Another Investigation Launched Into Microsoft’s Potential Activision-Blizzard Acquisition

Microsoft’s potential purchase of Activision-Blizzard continues to be the subject of regulatory scrutiny. This time, the European Commission announced it was launching an “in-depth investigation” into Microsoft’s proposed $68.7 billion acquisition of the video game giant.

Prior to this announcement, EU regulators first began looking into the proposed acquisition deal back in September, setting a deadline of November 8th to approve the purchase. Since regulators did not approve the deal by that date, it will now be subject to a more in-depth review by the European Commission, which is expected to take up to 90 working days (March 23rd, 2023) to make an official decision.

“The Commission’s preliminary investigation shows that the transaction may significantly reduce competition on the markets for the distribution of console and PC video games,” reads the official announcement. “In particular, the Commission is concerned that, by acquiring Activision-Blizzard, Microsoft may foreclose access to Activision-Blizzard’s console and PC video games, especially to high-profile and highly successful games (so-called AAA games) such as Call of Duty… In particular, the Commission is concerned that Microsoft may reduce the ability of rival providers of PC operating systems to compete with Microsoft’s operating system, Windows, by combining Activision-Blizzard’s games and Microsoft’s distribution of games via cloud game streaming to Windows. This would discourage users to buy non-Windows PCs.”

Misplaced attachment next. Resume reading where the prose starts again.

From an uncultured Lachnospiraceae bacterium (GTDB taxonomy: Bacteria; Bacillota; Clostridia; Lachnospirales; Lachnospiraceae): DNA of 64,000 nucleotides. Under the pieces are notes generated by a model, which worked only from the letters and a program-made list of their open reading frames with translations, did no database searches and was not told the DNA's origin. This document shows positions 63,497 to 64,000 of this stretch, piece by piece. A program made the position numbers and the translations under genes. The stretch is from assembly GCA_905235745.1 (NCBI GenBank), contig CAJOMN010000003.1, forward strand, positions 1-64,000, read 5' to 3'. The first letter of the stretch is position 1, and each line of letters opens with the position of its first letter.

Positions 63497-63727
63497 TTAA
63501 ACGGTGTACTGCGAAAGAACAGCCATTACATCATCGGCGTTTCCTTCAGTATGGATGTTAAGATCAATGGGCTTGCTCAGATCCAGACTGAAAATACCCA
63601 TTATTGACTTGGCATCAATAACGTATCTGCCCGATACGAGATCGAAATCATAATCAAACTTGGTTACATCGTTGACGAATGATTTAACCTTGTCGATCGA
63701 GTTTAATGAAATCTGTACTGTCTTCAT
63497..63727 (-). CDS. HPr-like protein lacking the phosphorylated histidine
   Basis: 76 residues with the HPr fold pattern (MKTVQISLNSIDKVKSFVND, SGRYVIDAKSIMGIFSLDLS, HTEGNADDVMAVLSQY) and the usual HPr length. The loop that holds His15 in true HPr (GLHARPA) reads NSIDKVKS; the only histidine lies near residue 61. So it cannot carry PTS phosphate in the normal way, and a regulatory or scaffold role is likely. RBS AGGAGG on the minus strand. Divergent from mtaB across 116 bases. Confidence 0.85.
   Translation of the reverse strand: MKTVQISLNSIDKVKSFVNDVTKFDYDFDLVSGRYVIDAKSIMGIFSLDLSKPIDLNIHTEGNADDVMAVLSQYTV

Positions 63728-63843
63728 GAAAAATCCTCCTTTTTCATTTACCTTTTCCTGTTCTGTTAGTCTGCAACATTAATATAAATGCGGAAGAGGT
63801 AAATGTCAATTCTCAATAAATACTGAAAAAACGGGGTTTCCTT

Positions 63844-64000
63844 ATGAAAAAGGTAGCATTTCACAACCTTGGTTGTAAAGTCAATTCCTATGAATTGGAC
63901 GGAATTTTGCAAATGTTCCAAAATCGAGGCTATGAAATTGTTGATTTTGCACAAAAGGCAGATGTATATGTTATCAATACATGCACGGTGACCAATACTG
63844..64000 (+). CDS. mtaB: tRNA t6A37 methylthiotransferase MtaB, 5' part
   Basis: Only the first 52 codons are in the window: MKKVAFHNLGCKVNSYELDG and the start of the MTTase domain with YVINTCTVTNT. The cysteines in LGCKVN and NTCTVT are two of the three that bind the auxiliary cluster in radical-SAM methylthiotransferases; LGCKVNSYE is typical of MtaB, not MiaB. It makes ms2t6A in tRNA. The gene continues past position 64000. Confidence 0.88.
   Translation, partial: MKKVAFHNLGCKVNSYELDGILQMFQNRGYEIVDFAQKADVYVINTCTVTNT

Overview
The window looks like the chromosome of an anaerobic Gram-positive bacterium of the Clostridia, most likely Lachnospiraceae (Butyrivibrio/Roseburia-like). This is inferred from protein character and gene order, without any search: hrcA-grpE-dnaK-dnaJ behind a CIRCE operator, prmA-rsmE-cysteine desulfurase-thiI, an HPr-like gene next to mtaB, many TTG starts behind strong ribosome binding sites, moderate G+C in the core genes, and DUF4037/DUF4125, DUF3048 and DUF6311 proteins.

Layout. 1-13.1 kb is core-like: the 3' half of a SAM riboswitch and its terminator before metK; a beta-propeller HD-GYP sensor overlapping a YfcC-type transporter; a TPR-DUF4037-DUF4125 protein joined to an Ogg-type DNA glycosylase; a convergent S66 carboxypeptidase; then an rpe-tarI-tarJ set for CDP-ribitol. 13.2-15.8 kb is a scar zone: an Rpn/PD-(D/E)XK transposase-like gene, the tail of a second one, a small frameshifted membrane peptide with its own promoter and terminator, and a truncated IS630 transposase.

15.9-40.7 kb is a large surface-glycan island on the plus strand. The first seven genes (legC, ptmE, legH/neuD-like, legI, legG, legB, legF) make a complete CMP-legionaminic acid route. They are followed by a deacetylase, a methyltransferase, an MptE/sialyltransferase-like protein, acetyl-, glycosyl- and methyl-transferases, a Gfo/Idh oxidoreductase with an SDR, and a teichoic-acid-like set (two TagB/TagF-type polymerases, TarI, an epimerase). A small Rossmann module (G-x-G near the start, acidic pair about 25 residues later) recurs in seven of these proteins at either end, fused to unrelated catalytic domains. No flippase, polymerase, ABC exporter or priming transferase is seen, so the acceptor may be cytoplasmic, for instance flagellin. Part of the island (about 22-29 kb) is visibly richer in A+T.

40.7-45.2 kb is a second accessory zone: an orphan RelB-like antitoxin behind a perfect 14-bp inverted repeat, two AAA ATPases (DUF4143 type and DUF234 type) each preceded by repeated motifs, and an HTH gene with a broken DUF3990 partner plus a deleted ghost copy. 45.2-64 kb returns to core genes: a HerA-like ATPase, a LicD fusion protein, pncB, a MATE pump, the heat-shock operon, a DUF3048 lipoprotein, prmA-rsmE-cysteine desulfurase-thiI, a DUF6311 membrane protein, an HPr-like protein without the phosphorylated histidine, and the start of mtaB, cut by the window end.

As The Verge describes it, the European Commission will likely perform a more thorough analysis of the deal, “especially after the UK’s Competition and Markets Authority (CMA) signaled a closer look at the deal in September.” In response to the CMA’s initial worries, Microsoft claimed that the organization’s concerns were “misplaced,” going so far as to accuse the regulatory body of adopting “Sony’s complaints without considering the potential harm to consumers.”

(All information was provided by European Commission, The Verge, and The Washington Post)

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